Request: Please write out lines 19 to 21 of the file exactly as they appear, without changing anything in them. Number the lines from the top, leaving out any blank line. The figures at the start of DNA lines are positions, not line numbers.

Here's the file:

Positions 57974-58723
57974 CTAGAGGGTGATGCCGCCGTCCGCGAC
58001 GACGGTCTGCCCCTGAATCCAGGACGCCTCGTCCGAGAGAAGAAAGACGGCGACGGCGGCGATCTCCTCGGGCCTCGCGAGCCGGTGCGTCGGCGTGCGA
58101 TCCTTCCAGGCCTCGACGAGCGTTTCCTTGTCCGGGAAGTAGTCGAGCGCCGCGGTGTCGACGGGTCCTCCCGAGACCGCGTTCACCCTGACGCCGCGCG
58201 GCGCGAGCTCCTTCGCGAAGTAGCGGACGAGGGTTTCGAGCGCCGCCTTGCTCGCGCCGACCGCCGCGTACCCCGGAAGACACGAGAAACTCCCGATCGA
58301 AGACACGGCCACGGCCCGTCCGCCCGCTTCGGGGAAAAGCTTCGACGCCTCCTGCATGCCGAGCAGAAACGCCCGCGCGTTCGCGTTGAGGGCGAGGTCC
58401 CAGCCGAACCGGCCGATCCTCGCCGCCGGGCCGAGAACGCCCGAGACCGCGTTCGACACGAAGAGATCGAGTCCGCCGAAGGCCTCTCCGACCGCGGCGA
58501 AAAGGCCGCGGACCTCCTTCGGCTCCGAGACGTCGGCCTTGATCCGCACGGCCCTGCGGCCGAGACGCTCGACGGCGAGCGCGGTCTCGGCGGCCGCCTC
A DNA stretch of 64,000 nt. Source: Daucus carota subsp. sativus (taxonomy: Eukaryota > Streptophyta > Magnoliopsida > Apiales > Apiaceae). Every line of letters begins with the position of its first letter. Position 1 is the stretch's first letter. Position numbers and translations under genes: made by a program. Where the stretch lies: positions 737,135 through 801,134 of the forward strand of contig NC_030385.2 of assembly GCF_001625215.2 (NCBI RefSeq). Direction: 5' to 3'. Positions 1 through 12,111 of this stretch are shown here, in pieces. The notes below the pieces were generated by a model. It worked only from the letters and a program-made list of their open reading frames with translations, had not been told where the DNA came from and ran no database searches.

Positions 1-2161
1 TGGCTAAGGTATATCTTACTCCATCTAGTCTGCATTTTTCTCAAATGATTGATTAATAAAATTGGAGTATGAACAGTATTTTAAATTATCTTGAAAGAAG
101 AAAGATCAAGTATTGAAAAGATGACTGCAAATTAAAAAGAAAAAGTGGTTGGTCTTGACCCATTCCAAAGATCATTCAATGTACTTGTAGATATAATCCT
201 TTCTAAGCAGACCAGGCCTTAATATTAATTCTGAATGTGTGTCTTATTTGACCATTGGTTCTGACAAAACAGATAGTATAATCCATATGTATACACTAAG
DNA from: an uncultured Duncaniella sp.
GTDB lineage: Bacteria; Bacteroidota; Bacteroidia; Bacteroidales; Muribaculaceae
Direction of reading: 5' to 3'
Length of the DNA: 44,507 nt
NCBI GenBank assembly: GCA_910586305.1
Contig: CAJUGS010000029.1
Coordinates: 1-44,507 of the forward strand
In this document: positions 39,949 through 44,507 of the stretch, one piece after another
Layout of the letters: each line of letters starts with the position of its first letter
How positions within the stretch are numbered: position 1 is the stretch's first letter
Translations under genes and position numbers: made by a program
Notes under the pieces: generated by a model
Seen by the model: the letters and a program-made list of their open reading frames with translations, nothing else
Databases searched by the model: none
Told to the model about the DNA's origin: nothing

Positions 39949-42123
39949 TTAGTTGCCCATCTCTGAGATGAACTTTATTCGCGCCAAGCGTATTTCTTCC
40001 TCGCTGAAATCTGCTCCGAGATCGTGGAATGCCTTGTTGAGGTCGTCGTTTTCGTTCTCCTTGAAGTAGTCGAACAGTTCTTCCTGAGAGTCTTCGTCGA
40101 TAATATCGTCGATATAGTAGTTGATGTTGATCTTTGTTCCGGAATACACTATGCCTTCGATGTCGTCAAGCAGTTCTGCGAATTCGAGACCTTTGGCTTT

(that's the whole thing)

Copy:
Contig: CAJUGS010000029.1
Coordinates: 1-44,507 of the forward strand
In this document: positions 39,949 through 44,507 of the stretch, one piece after another